Author: Adriana Trigiani
Provided Synopsis: For over a hundred years, the Angelini Shoe Company in Greenwich Village has relied on the leather produced by Vechiarelli & Son in Tuscany. This historic business partnership provides the twist of fate for Valentine Roncalli, the school teacher turned shoemaker, to fall in love with Gianluca Vechiarelli, a tanner with a complex past … and a secret.
A piece of surprising news is revealed at The Feast of the Seven Fishes when Valentine and Gianluca join her extended family on a fateful Christmas Eve. Now faced with life altering choices, Valentine remembers the wise words that inspired her in the early days of her beloved Angelini Shoe Company: “A person who can build a pair of shoes can do just about anything.” The proud, passionate Valentine is going to fight for everything she wants and savor all she deserves-the bitter and the sweetness of life itself.
Romantic and poignant, told with humor and warmth, and bursting with a cast of endearing characters, The Supreme Macaroni Company is a sumptuous feast of delights: a portrait of a woman and the man she loves, her passion for craftsmanship, and the sacrifices it takes to build and sustain a family business while keeping love and laughter at the center of everything.
Review: There is just something about Adriana Trigiani books — and the Valentine series in particular — that warms my heart and leaves me with life lessons to think about. In the final installment of this trilogy Valentine is on the verge of having it all. The custom wedding shoes business that she has inherited from her grandmother is stable; the mass retail shoe line she has begun is on the cusp of fruition; and the love of her life has asked her to marry him. Once you mix in the endearing (and hilarious!) cast of supporting characters comprised of Valentine’s large Italian family, the fun is never ending. But what I took to be the most wonderful aspect of this book is the commentary on marriage, especially a new marriage like our heroine’s.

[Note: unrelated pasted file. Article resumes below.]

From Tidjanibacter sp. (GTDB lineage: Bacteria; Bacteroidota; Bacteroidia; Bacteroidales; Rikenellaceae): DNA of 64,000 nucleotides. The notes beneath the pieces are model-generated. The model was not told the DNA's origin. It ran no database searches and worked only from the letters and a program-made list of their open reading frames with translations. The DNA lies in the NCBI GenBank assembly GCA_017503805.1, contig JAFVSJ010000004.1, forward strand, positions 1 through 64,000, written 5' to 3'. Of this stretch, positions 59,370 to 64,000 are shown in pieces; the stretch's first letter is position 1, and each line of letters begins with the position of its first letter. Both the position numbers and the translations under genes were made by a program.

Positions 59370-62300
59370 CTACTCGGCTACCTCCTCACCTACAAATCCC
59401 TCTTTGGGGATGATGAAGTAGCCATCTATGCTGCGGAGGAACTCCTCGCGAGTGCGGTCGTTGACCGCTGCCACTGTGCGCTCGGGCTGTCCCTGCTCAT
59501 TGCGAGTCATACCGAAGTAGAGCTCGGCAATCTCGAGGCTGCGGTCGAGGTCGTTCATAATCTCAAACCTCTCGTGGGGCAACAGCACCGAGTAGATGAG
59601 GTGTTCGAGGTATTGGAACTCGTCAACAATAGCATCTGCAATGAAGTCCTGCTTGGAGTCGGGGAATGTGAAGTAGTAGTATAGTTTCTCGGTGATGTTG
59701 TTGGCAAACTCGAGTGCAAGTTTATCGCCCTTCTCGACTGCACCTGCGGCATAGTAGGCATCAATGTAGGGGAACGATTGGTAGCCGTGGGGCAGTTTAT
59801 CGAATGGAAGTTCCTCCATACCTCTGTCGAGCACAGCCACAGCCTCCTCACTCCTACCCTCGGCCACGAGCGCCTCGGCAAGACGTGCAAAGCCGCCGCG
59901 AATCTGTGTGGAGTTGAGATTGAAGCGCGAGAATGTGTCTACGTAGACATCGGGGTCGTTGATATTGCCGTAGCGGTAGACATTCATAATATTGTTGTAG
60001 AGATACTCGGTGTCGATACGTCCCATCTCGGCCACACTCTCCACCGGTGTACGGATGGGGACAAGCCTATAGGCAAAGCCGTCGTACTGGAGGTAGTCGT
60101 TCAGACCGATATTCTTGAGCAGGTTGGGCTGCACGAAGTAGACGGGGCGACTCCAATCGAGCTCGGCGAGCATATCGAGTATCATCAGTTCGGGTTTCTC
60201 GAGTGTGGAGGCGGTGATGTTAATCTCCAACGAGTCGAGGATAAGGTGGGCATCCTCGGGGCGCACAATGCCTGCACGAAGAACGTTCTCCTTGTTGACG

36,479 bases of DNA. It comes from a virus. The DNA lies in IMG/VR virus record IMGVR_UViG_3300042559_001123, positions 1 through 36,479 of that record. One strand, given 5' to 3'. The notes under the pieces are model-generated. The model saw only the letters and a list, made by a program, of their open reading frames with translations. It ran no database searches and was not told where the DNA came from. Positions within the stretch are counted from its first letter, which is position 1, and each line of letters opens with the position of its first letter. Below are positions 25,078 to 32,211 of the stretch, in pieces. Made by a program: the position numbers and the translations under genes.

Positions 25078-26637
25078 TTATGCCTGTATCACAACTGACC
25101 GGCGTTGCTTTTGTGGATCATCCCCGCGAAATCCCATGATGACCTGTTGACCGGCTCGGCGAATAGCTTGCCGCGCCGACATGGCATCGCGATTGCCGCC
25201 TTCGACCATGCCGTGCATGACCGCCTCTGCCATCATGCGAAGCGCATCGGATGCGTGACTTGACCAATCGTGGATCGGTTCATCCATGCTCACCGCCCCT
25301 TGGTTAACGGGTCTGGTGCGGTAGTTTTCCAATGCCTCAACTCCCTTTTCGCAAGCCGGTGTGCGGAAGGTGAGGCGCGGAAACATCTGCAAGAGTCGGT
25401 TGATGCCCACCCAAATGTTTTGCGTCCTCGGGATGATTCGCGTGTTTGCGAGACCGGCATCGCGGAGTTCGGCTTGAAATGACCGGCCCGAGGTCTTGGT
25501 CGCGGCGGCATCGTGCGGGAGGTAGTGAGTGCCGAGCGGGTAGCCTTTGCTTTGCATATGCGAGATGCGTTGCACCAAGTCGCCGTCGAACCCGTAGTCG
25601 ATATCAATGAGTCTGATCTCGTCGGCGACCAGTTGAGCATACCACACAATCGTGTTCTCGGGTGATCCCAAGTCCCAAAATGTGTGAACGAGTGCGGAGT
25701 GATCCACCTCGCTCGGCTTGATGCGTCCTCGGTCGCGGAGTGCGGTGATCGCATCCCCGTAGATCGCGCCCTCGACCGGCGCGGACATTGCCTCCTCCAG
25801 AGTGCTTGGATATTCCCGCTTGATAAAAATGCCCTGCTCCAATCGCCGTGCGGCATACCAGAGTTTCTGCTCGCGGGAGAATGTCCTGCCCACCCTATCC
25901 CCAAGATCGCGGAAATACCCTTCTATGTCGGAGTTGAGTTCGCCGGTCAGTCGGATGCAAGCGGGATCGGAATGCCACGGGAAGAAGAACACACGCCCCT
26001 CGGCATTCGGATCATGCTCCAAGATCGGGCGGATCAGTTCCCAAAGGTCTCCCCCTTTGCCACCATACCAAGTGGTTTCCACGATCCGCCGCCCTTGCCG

Valentine is ambitious; she has plenty of dreams about her business and is under the delusion that a marriage would lead to nothing changing in the way she leads her day to day life. She believes that an independent woman should not have to sacrifice anything to her husband, and this leads to plenty of arguments and revelations along the way. The plot twist that occurs towards the end of the book was very unexpected, yet applicable to all that Valentine’s husband had been trying to teach her since they had met. She learns that it is wonderful to have dreams, but that they must also be coupled with the people who will bring you the greatest amount of joy. Compromise, sacrifice, and communication are necessary no matter what anyone does. Lessons such as these can be found throughout the trilogy; they make up the heart of the story and evolve to be at where Valentine is in her life.
My only issue with this book was how quickly it could move. It is the final story of the series, and it makes a point to include everything the author wanted to tell about Valentine’s life over the time span of two years. Because of this I often wanted things to slow down so that I might appreciate things more. For that reason, The Supreme Macaroni Company is not my favorite book of the trilogy, but this continues to be a series that I would recommend to plenty of people. The lessons that can be learned are relatable to my friends and I. The author is a master at creating setting and well-formed characters. I’ll miss Valentine, but I’ll always look forward to more work from Trigiani in the future.